Friday, August 29, 2008

What's in a name?

Juliet Blackwell is the pen-name I'm using for my new Witchcraft series (Secondhand Spirits, the first book in the series, will be released July 2009).

So, what's in a name, and why do I keep changing mine?

I wrote the Art Lover's Mystery series together with my sister, Carolyn. We wanted the books to read with a single voice, and thus decided to put a single name on the cover. Hailey Lind is a pseudonym my sister and I came up with over a three-hour phone conversation (she lives in Virginia, I'm in California). I swear, it was more difficult to decide on a name than it was to write the *$%#@) book in the first place! Lind is my middle name, and an old family name on our father's side (ever hear of Jenny Lind?). Hailey comes from my mother's side of the family.

But I'm writing the new series solo, and wanted to come up with a new moniker. It's taken me a while to get used to answering to Hailey (which I now do, so feel free to call me by any name when you see me!) and I thought it would be too much for my wee brain to introduce yet another first name. Juliet seemed slightly more formal than Julie, my real name...and I figured I'd be able to remember it even after a couple of drinks in the bar at the convention hotel.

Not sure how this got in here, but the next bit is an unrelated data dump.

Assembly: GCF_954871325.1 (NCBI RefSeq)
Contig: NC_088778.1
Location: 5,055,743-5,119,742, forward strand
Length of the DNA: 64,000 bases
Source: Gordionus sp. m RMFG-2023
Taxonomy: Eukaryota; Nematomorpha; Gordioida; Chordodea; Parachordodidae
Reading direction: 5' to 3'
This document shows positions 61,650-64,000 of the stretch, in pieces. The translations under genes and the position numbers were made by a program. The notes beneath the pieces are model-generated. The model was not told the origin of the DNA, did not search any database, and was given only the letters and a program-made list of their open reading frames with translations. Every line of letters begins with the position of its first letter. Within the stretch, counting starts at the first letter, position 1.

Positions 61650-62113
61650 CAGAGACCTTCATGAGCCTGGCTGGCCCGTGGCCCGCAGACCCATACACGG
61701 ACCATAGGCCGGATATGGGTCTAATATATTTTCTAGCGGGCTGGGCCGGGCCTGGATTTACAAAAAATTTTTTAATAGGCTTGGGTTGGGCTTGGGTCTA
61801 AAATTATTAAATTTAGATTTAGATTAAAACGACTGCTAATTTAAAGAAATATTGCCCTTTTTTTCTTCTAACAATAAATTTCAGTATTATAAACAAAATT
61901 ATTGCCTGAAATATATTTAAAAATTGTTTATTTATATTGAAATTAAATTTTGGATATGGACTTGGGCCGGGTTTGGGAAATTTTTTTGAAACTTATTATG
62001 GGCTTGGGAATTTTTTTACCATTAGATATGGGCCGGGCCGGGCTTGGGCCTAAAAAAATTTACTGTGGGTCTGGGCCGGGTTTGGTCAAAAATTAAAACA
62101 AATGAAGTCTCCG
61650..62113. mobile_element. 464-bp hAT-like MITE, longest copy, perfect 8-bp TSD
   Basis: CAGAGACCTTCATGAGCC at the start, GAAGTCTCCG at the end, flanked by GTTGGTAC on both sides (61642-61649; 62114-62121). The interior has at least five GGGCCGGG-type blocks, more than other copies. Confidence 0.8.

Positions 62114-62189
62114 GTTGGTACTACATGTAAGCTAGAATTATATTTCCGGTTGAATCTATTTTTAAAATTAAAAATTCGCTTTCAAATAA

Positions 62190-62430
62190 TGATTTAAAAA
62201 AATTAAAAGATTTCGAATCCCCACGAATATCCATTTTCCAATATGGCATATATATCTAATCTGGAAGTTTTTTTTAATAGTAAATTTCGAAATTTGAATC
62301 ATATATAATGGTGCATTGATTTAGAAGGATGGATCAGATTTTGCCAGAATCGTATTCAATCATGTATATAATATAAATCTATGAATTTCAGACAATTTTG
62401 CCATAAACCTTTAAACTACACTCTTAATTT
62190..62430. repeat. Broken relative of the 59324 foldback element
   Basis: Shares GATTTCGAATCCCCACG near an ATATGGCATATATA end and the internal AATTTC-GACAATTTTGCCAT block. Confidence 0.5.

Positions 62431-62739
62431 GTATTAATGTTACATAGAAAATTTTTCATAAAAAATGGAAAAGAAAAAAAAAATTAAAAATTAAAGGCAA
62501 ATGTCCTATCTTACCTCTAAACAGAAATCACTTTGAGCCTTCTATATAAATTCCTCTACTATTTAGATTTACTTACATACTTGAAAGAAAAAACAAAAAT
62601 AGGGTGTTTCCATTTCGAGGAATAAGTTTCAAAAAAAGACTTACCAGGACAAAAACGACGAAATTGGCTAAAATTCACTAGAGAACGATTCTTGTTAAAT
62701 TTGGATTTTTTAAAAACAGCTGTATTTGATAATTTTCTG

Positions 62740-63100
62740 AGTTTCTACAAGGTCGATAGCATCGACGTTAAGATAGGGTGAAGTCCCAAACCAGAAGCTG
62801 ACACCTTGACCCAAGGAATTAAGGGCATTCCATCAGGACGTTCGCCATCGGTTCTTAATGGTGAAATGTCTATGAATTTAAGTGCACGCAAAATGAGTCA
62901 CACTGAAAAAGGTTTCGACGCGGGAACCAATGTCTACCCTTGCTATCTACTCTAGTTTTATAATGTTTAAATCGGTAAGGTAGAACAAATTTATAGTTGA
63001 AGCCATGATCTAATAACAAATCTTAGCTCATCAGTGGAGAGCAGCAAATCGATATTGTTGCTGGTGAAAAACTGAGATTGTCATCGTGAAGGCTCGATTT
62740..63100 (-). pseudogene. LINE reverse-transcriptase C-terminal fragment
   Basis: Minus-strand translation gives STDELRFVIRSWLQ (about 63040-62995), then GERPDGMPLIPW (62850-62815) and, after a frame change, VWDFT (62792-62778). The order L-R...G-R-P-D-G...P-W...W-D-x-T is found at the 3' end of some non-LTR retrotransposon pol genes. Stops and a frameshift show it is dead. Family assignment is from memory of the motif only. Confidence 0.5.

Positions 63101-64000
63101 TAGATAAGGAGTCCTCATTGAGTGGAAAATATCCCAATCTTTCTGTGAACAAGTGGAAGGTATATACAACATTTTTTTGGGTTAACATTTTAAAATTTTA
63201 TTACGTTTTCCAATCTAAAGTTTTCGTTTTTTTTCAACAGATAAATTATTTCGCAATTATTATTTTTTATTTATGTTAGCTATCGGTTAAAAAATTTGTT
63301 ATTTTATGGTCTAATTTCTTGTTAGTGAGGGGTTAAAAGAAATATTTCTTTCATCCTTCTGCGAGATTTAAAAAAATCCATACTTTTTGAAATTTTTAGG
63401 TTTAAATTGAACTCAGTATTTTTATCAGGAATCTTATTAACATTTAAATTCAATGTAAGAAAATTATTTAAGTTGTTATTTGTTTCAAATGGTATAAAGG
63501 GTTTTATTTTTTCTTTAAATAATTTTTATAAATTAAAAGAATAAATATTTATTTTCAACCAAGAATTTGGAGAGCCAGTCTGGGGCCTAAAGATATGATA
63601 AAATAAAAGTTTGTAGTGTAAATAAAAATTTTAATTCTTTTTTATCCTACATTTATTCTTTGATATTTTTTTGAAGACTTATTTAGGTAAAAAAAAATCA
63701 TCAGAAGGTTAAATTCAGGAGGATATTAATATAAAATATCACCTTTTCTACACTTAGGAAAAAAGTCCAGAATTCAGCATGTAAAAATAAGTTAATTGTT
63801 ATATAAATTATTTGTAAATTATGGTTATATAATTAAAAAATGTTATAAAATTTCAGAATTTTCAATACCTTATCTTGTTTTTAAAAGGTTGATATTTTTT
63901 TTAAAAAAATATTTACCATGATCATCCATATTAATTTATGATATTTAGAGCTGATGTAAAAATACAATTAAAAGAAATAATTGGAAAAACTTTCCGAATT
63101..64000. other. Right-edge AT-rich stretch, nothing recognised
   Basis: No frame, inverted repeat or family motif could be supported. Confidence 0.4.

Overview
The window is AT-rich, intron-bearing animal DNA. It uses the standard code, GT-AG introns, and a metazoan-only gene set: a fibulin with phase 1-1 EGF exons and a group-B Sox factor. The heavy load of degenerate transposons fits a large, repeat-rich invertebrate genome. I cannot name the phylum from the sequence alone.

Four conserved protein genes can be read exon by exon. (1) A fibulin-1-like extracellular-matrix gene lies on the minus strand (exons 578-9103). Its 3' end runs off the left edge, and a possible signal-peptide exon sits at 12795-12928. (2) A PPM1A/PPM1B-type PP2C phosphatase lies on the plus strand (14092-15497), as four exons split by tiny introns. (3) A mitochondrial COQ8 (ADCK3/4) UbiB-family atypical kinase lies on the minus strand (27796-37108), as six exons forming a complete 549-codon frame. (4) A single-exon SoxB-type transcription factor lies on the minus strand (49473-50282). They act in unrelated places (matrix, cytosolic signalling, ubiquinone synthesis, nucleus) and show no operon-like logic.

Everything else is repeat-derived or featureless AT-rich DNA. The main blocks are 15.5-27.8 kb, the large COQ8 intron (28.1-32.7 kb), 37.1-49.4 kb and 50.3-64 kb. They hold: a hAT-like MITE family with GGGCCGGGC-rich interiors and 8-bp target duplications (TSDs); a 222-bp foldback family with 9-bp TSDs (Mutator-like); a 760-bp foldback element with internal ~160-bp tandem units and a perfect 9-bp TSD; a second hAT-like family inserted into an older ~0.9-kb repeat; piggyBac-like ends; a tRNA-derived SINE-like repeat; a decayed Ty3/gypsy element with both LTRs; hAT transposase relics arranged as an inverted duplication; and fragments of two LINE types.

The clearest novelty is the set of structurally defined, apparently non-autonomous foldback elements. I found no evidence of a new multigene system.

The last name was harder. I ran through lots of options, but as I was researching the history of witchcraft, I came upon the story of Elizabeth Blackwell. Elizabeth was the first real-life, official, female doctor, graduating with an M.D. in 1849.
"Her application to Geneva Medical School (now Hobart & William Smith Colleges in Geneva, New York) was referred to the student body. They accepted with great hilarity in the belief that it was a spoof perpetrated by a rival school." --National Women's Hall of Fame

The joke was on them, as their first woman student quickly outstripped all the young men in her class. Blackwell was by all accounts a remarkable woman, who went on to found her own infirmary (at one point working with Florence Nightingale) and then to establish a Medical College for Women.

And what, may you ask, made me think of female doctors while researching witchcraft? Historically, many women accused of witchcraft have been traditional healers with a vast inherited knowledge regarding herbs and botanicals, bone-setting, and what we now think of as psychological problems. It was precisely this kind of knowledge and ability that made them frightening to certain sectors of society...and during times of social change and upheaval, many of these women healers have been vilified, accused of being in league with the Devil, cast out of their homes, tortured, and killed.

As fun as it is to write about a witch, the history of the theme becomes very sobering, very fast.

Anyway, I chose the pseudonym of Blackwell as an homage to, it's just a great name. And so Juliet Blackwell was born!